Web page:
Nine tips for effective e-mails

E-mail may seem boring, what with Google Earth, Web 2.0, Twitter, widgets, and badges, but it’s still the workhorse of online fundraising and communications. In-boxes are more congested every day, and more and more people are checking their e-mail on cell phones and other mobile devices. So you’ve got to keep grooming your email to keep it readable and relevant.

Written by
Nick Allen
Added
June 26, 2012

Here are nine questions to ask when you’re preparing a message:

Nick Allen.

1. Is there a compelling reason to send the email? Is it urgent, interesting, funny, sad? Would you forward the message to a friend or family member? If there’s no good reason for it besides ‘it’s on the calendar’ consider taking the day off.

2. Does it have an effective ‘from’ line? Usually the ‘from’ is the name of the organisation. However, it could include the name of the signer, such as your executive director or a celebrity supporter, especially if the name of your organisation is short enough that most people can see the name of the signer and the name of the organisation in their in-boxes. The ‘from’ and the subject line are the two main ways your recipient decides whether or not to open your message.

3. Does it have an effective subject line? We all struggle over this and books have been written about it. One option for large lists is to test two or more subject lines and roll out the most opened one.

4. Does it make the point in the first vertical inch or two? Many people won’t see images—your header, wrapper, or photos—because their e-mail software turns them off. Or they may be getting your message on a BlackBerry, Treo, or mobile phone.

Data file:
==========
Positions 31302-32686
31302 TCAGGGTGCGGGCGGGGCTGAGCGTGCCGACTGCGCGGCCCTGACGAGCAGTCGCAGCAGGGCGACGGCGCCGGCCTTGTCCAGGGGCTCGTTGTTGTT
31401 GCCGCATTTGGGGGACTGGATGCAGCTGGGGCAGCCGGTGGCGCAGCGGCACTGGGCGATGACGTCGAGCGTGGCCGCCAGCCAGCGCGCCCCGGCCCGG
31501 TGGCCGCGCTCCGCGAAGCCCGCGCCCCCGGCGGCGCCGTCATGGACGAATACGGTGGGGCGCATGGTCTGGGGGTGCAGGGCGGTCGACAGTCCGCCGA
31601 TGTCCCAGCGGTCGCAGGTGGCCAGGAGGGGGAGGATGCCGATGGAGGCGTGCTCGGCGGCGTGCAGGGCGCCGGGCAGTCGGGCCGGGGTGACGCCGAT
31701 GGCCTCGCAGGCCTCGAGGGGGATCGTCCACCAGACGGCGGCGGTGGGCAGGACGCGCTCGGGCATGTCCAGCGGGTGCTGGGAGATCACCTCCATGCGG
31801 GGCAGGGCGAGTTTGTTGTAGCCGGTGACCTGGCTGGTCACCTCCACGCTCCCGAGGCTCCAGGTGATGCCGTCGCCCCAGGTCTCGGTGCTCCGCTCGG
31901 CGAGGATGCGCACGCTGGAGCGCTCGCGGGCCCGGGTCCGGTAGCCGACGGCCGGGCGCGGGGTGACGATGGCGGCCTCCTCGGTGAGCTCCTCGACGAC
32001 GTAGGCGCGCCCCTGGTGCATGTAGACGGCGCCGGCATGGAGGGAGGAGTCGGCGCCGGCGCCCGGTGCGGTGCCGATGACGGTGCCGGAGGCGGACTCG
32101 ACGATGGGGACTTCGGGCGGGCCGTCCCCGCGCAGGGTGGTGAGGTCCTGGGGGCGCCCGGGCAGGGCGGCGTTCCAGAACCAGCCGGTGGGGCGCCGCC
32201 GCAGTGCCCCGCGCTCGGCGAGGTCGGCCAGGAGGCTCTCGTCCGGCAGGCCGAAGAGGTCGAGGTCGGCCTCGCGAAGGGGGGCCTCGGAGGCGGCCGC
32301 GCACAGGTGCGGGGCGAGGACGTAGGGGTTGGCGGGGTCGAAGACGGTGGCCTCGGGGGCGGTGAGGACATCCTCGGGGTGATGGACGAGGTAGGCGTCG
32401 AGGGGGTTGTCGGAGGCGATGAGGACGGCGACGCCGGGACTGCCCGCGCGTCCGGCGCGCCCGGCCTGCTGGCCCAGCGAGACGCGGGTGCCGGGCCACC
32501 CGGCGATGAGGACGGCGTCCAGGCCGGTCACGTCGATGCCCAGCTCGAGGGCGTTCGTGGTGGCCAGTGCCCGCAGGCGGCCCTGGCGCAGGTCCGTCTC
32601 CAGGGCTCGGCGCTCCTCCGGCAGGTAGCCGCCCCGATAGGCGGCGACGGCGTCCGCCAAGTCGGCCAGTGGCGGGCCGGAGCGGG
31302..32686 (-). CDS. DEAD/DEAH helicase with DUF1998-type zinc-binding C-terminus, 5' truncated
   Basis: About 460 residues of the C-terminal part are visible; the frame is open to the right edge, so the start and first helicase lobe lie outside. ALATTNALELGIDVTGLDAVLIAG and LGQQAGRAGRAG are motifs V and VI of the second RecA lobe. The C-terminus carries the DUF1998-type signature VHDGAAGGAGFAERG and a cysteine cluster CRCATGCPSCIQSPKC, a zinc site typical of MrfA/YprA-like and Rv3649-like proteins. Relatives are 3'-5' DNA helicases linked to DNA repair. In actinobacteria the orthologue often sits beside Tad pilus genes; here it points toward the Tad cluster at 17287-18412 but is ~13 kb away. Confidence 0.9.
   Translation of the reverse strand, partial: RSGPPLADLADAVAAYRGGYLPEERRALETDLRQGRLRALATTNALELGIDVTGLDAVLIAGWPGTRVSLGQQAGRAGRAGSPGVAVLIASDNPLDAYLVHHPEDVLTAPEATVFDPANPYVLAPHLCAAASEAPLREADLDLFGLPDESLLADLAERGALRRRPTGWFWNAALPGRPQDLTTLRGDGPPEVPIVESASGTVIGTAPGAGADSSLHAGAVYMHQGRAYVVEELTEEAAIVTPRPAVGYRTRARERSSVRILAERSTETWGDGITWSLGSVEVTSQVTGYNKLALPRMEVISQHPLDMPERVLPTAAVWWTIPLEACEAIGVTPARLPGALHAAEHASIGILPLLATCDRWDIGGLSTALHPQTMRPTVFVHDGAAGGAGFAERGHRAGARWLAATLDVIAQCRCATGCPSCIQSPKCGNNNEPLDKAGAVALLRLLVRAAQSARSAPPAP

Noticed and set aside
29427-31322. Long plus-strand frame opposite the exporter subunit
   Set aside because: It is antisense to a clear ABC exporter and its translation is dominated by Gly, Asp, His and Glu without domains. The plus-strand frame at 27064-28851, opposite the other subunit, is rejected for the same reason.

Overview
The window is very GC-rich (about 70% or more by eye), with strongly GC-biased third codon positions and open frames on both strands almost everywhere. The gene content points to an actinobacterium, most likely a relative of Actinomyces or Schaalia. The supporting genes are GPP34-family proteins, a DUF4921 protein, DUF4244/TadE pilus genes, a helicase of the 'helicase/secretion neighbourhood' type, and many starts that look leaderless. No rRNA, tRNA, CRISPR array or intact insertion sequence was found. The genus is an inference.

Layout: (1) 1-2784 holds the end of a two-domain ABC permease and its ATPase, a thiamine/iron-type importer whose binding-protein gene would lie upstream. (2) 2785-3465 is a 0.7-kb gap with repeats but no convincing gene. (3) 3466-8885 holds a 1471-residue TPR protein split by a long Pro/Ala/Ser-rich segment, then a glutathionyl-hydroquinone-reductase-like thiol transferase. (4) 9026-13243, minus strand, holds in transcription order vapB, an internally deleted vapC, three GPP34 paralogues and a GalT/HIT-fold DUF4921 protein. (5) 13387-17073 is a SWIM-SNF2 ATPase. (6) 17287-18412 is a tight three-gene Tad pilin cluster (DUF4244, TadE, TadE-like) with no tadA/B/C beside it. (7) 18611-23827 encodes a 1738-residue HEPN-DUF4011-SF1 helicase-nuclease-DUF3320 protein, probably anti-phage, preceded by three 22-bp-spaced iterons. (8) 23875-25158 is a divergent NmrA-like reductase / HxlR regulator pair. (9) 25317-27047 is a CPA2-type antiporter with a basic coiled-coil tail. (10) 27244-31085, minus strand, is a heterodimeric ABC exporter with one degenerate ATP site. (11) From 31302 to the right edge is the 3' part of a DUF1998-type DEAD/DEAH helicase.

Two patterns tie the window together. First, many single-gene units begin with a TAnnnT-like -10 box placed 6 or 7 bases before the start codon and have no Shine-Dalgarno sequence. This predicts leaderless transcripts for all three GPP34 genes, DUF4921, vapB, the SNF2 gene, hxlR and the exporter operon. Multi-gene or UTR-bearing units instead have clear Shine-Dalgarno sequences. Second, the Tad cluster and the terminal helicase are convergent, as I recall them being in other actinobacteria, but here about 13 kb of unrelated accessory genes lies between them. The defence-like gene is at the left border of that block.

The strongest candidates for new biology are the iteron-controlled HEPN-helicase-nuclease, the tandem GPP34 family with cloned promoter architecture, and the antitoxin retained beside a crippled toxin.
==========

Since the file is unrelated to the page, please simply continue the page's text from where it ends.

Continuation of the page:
5. Is it easy to scan the message (since very few people will read it all the way through)? Can recipients get the idea at a glance? Are the key terms and images clear to most recipients? Remember most people don’t open most messages and, even when they do, they barely pay attention. If you say ‘plan B,’ will everyone understand you mean the morning-after pill? What about the NLRB – do they know what it is?

6. Does the headline make the offer? Does the first or second paragraph make the point and provide a link for action? Is the call-out box simple and clear, making a single point and with no more than a sentence or two at the most?

7. Is it as short as possible? Does it contain vague, unemotional language that repeats what’s already been said? Can you edit out the useless words and clichés that just slow down reading or turn people off, such as ‘unwavering support’ and ‘heartfelt tribute’?

8. Does the ask feel compelling? If it’s advocacy, does the action feel as though it can make a difference? If it’s fundraising, is it clear what the money’s for and does it seem as though the donation will make a difference?

9. Does it feel like one person writing to another? As impersonal as e-mail can be, you still want it to feel like one person’s message to another. Work with your signer to give the message a personal feel. If it’s from your executive director, can it mention something about her life? If it’s from, say, Meg Ryan, can it mention an experience she had while making a film, for instance, ‘When I made When Harry Met Sally, we were reading about the famine in Ethiopia as we shot the scenes. Now 20 years later …’

There are plenty of other tips and tricks– technical and editorial – that can help your programme. You can learn more at industry sites such as marketingsherpa.com and clickz.com, and nonprofit blogs such as The Agitator and Sea Change Strategies. You can also get my own e-newsletter at donordigital.com.

About the author: Nick Allen

Nick Allen

Nick Allen is Managing Director of Donordigital, a specialist agency that helps organisations use the internet for fundraising, advocacy and advertising. Contact nick@donordigital.com.

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